As well as the intentional monuments, we have here, below, an unintentional monument to the Anglo-Saxon mason caught in the lively cut of his axe. .
A remarkable survival - Anglo-Saxon door and inscription: “HER SWUTELATH SEO GECWYDRAEDNES THE” - “Here the covenant [the word] is manifested to thee”
Looking up to the Anglo-Saxon door arch.
A swarm of hatchments beneath the bell tower.
Breamore House is situated at the back of the church. This painted depiction is on a pebble placed in the chancel.
The Long Crichel and Breamore Trip All Mapped Out
Click the link below to see the trip that took in Long Crichel and Breamore on Polarsteps - it's worth a look - lots more photos. >>
Part two of my trip will be in next weeks digest. Most of these photos were shot on iPhone.
As I head out of Long Crichel I see a sign for the Chettle Store - selling organic, locally sourced fruit and veg. I take up Martin Dorey's Roadside Roulette challenge in his camper van cookbook, and take a detour to the shop. The challenge is to rustle up a meal from roadside stalls that you come across on your journey.
It's a lovely shop made out of crinkly tin, but I'm struck by the thatched bus stop next door.
Coming from the North, I buy a hot pie, but photograph an idyllic scene of cheese, bread and hummus for the naysayers.
I stay over at the Salisbury Hillside Caravan and Motorhome Club Site - it's a little lumpy on the grass pitches, set in a wooded glade - take your chocks. It is a lovely site though - a 10 min drive to Salisbury.
Top of photo below: four camera coasters I bought whilst on a shoot at Headstone Manor Museum. The black circle in the middle is a magnet that holds my iPhone. I have them dotted around the van - great for FaceTime convo's whilst cooking.
Coffee at Breamore
Photo Book Competition.
Win a book of my journey.
Patrons and Members have been following me live, via a private link, on Polarsteps on my journeys around the country. My trip that took in Long Crichel and Breamore has been made into a beautiful hardback book.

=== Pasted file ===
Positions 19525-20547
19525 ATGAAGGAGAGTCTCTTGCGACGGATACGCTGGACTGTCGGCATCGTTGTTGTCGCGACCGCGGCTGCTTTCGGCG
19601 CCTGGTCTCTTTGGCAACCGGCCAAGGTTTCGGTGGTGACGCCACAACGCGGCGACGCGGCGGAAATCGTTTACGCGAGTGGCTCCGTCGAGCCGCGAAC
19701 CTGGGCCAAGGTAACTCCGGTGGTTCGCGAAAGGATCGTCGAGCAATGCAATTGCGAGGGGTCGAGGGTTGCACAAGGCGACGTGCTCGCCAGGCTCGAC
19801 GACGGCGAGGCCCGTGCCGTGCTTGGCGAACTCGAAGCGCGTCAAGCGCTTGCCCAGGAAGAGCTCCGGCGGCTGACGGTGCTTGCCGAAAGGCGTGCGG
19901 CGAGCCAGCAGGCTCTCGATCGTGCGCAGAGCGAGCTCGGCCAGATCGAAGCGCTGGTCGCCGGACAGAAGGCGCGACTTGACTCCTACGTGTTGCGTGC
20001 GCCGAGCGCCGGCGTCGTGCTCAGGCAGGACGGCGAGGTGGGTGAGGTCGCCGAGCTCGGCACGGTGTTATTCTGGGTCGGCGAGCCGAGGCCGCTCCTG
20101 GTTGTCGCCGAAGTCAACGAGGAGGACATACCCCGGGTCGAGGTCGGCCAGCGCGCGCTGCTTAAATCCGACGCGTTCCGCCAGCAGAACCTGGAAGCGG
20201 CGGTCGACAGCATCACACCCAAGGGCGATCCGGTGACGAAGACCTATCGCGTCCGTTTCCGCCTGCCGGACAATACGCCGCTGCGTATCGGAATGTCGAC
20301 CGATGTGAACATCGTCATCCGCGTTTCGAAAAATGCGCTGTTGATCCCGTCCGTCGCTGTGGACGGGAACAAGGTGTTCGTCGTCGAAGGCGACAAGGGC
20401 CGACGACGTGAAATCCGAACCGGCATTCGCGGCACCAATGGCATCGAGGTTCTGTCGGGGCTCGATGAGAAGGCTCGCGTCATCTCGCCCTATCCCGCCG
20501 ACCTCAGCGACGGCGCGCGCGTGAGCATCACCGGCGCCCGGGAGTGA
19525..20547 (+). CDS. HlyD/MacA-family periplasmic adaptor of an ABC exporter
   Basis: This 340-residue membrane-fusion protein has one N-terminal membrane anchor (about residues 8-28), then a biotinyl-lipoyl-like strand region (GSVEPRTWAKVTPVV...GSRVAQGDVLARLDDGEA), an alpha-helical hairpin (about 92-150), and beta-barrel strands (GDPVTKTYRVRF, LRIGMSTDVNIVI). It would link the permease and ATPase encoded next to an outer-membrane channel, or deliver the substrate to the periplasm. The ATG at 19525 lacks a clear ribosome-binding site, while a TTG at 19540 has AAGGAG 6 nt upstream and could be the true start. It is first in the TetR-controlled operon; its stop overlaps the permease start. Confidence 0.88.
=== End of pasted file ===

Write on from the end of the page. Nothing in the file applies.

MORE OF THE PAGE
Answer the questions below correctly to win my book.
- What is the name of my van?
- What did I find outside my van door in Long Crichel?
- What is my twitter name/handle?
Competition is open to subscribers only. Email your answers in to firstname.lastname@example.org . All the correct subscribers will go into a hat and the winner revealed in next week's digest.
On My Coffee Table
From The Charo's
This one's not from the charity shops but a gift from Gill Capper.
I spent some quality time with Gill Capper (and her dog Hector) last weekend at the Upton Blues Festival. Her book Dogalogue is a delight - a lovely read that took my mind off the heatwave. It's about Gill and her dog and her Romahome called Margery, which Gill describes as 'a Wendy house on wheels.'
Church sundials show sun was UK’s timekeeper despite cloudy weather | The sun | The Guardian
British Sundial Society is recording remaining church sundials once used five times a day for mass
‘Portals will be as important as the car’: the architects exploring gateways to new dimensions | Art and design | The Guardian
From Platform 9¾ in Harry Potter to Bill and Ted’s phone booth, a new exhibition about portals explores the ways we’ll soon be moving around the metaverse
Film and Sound
PODCAST | Senseofplacepodcast
© 2022 by The Sense of Place Podcast.
An insightful and beautifully orchestrated podcast by Ailish, that raises questions about our places and spaces and the elements that make them sensorial.
From the Twittersphere
Steve@De-Parys360 on Twitter: "Found this inside a small church in Buckinghamshire. Made me laugh. Great idea https://t.co/7WkiHKDuYh" / Twitter
“Found this inside a small church in Buckinghamshire. Made me laugh. Great idea”
Member Posts This Week.
Click here to see all Twitter Circle Posts - choose the ‘latest’ tab.
Aerial Video of St. Mary Fotheringhay
Follow me on my trip to Surrey
From the bottom of my heart, a huge thanks to those that have become Members and Patrons.
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I’m a niche photographer in a niche business and you are helping fill in the gaps, in a challenging climate, to help me maintain my advocacy of the historic environment.
Whilst our historic environment is increasingly under threat, I believe that we need to create emotional connections to our buildings, culture and places - no matter what country we live in. This digest is at the forefront of that.
Without attachments to place, and the values it engenders, the more practical issues of finance, conservation and environment are more difficult to advocate.
In sharing my world view I show the emotive strengths behind our built environment and how it impacts our identity and wellbeing in positive ways that are not yet fully understood. I orchestrate attachments to place that might, eventually, help protect them.